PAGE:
By David Weiss
This story begins in the summer of 2011. The Mets were far out of the playoff race. GM Sandy Alderson decided that the time had come to trade Carlos Beltran, who was having an excellent season. In return the Mets got a young stud named Zack Wheeler. In 2009, the Giants picked Wheeler with the sixth overall selection in the draft. He was projected to be a star and the Mets felt it was time to rebuild. The assumption was that the 34 year old Beltran had little left in the tank and it was best to trade him while his value was high.
A month before this famous trade was the 2011 draft. While much was written about the Mets first rounds picks Brandon Nimmo and Michael Fulmer, a little known pitcher was drafted in the 34th round. His name was Seth Lugo. Like most picks who are not taken with the first 1,000 selections, Lugo was not even an afterthought.
Fast forward to 2013. Zack Wheeler made his MLB debut at age 23. He pitched well in his first start and went on to be the impressive pitcher everyone expected him to be. By the time his rookie year was over he was 7-5 with a 3.42 ERA. His WHIP and FIP were a bit high but the talent is clearly there. 2013 was a year of real optimism…. for those who ignored the Mets final record. Matt Harvey started the all star game. The Mets acquired Noah Syndergaard prior to the season for R.A. Dickey. It turned out to be a brilliant move by Alderson. Rafael Montero was dominating the upper levels of the minor leagues. Jeremy Hefner was pitching well and the Mets thought that they had the pitching rotation of the future.
2013 was also a big year for Seth Lugo. After missing all of 2012 with a back surgery, he made a full recovery. At the A level he put up a 3.39 ERA and 1.131 WHIP. Due to his success, Lugo was quietly promoted to the A+ level. However, most attention was given to his teammate Steven Matz who was the star pitcher on the team.
After a strong 2014 campaign, Wheeler hoped to achieve star status in 2015. His FIP and WHIP improved from his rookie season. Harvey was back from the DL and things were looking good heading into camp. Sadly, disaster struck. In mid-March, Wheeler was diagnosed with a torn ulnar collateral ligament and underwent Tommy John surgery. Many questions were raised. How did the Mets not pick up on this all winter? Did Wheeler know something was wrong at the end of 2014? Did the injury occur in the offseason? Regardless of why, this was an enormous blow for the righty. He would miss all of 2015 and much of 2016. Sure enough, setbacks in 2016 prevented him from pitching a single game.
At this point the paths of Lugo and Wheeler crossed. Once it became clear in late 2016 that Wheeler wasn’t going to return, Lugo began emerging as the unsung hero of the Mets. The rookie went 5-2 with an ERA of 2.67, a WHIP of 1.094 and a 1.7 WAR in limited action. Without Lugo’s contribution the Mets would likely not have made the 2016 postseason. Lugo pitched so well that he was the star pitcher for the Puerto Rican team in the 2017 WBC.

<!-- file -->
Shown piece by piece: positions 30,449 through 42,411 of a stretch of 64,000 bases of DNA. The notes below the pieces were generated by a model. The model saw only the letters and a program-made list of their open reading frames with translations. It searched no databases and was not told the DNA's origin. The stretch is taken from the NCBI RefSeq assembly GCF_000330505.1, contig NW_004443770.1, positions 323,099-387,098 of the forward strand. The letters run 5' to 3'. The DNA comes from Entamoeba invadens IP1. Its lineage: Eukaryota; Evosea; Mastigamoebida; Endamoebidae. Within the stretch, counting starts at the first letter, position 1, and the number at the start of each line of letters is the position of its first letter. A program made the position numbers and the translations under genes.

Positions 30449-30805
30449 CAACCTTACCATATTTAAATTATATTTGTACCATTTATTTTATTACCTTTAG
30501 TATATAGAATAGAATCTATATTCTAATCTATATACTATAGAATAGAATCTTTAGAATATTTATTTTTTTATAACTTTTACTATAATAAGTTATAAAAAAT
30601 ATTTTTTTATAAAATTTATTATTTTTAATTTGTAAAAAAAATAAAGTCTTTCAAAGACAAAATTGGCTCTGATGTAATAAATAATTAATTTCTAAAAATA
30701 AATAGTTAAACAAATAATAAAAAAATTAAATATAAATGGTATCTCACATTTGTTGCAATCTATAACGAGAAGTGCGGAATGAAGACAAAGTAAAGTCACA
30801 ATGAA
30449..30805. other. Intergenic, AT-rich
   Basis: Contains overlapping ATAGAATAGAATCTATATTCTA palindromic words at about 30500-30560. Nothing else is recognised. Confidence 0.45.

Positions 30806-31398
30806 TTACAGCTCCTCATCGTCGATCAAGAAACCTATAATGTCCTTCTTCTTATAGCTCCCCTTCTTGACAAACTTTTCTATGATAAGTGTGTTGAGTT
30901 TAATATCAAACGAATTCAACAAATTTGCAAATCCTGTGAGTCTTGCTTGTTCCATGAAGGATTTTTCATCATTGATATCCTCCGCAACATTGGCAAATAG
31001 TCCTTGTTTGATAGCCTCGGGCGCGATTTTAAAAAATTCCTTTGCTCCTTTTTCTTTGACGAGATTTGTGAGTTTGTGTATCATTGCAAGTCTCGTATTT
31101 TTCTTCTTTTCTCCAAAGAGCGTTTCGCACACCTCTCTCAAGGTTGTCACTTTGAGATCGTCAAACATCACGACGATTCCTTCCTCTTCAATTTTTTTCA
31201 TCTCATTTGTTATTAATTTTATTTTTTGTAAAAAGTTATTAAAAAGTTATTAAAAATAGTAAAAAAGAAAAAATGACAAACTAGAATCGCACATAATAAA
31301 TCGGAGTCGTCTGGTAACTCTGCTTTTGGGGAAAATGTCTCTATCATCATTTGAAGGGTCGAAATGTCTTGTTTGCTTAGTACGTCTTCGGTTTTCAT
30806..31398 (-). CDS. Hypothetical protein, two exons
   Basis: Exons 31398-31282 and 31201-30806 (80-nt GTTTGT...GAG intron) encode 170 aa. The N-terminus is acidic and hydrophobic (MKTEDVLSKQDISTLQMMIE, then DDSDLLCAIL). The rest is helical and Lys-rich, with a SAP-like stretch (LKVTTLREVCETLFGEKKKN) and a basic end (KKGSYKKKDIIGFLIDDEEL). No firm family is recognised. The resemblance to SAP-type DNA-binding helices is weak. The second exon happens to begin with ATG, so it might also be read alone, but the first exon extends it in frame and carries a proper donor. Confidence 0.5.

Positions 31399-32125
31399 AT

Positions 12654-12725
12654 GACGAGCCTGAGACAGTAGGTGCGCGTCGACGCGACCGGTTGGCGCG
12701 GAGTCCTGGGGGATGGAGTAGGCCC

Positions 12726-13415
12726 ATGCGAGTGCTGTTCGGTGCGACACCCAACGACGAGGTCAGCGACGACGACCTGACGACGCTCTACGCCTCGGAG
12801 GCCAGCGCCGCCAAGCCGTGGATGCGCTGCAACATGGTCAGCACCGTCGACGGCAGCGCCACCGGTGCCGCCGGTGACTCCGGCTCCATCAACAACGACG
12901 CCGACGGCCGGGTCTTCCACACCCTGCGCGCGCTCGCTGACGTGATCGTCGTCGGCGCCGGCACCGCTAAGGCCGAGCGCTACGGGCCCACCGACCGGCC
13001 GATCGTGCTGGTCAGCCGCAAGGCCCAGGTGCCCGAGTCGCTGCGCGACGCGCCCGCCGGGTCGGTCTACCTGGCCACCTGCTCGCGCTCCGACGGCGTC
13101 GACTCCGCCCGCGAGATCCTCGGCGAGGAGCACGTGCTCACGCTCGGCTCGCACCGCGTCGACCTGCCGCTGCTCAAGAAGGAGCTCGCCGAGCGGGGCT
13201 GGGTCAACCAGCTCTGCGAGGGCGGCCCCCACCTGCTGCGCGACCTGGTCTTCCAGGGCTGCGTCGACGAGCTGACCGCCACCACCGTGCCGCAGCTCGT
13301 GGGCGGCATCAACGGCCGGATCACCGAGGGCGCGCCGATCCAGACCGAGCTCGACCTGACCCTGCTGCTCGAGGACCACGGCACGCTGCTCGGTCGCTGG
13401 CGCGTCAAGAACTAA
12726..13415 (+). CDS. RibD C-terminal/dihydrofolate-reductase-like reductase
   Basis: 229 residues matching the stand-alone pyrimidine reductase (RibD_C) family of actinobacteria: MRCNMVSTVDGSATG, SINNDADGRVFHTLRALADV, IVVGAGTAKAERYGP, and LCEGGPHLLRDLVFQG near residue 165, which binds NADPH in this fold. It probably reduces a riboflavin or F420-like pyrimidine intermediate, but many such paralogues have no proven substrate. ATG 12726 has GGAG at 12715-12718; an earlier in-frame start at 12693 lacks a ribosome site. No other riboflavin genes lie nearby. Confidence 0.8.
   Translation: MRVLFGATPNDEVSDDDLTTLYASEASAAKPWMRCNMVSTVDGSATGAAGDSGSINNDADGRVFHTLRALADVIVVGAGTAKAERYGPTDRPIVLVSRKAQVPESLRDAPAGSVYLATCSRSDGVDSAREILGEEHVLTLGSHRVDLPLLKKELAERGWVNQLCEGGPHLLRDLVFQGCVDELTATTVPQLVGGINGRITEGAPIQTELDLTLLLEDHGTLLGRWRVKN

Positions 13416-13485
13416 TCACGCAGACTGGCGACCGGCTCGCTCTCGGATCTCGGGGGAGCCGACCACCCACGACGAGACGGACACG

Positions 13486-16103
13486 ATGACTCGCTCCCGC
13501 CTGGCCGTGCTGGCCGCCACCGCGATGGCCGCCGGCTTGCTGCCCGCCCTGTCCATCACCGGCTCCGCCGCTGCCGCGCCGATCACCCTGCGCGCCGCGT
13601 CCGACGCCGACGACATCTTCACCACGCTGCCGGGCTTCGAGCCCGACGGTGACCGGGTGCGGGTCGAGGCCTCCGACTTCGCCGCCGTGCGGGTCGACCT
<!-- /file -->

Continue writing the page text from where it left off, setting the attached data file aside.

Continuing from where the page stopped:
Finally, 2017 was the season that both had the potential to pitch in the same rotation. As is well known, injuries had their way with the 2017 Mets. Lugo injured his arm in the WBC and didn’t pitch until June. Wheeler got injured in July and didn’t pitch the rest of the season. The two overlapped for roughly a month. While neither will have a ballad written about his glorious season, Lugo clearly was the better pitcher in every major category.
If this wasn’t enough, just look at their spring training stats. Lugo had an ERA under three and a WHIP under one. Wheeler got shelled with an 8.10 ERA and a WHIP of 2.400 which are atrocious. Most shockingly, opposing batters hit .431 against Wheeler. When you look at the numbers objectively Lugo deserves to be in the big leagues and Wheeler needs time in AAA to sort things out.
It makes perfect sense for Mets fans to have an emotional attachment to Wheeler. He was proclaimed to be one of the five aces. Experts projected him to be a front line starter with Harvey and Syndergaard. This hasn’t panned out so far.
In addition, Wheeler’s failures makes us think that maybe trading Carlos Beltran was a mistake. At the time, conventional wisdom was that Beltran would be washed up after leaving the Mets. This turned out to be false. In 6.5 seasons since the trade Beltran had very good numbers. He averaged 22 homers and 74 RBI’s. His batting average was .272 and OPS was .796 before retiring after 2017. In addition Beltran made three all star teams, went to the postseason 5 including two trips to the fall classic. This past October he won the World Series. Some claim that Beltran was only able to do this as a DH. This is inaccurate. Beltran only became a regular DH 5 years after the trade. Wheeler on the other hand has only played in 66 major league games. Perhaps if the Mets finances would have allowed, Beltran would have spent a few more seasons in Queens. Maybe the 2012-2014 period would have been better.
Let’s face it. Lugo is currently the better pitcher. The numbers support that fact. In a long season a lot can happen. However, as of now Mickey Callaway is making the right choice by putting Lugo in the rotation.
(David Weiss is a lifelong Mets fan. He has lived in Israel since 2008 and runs the Facebook page ‘Jewish Mets Fans’.)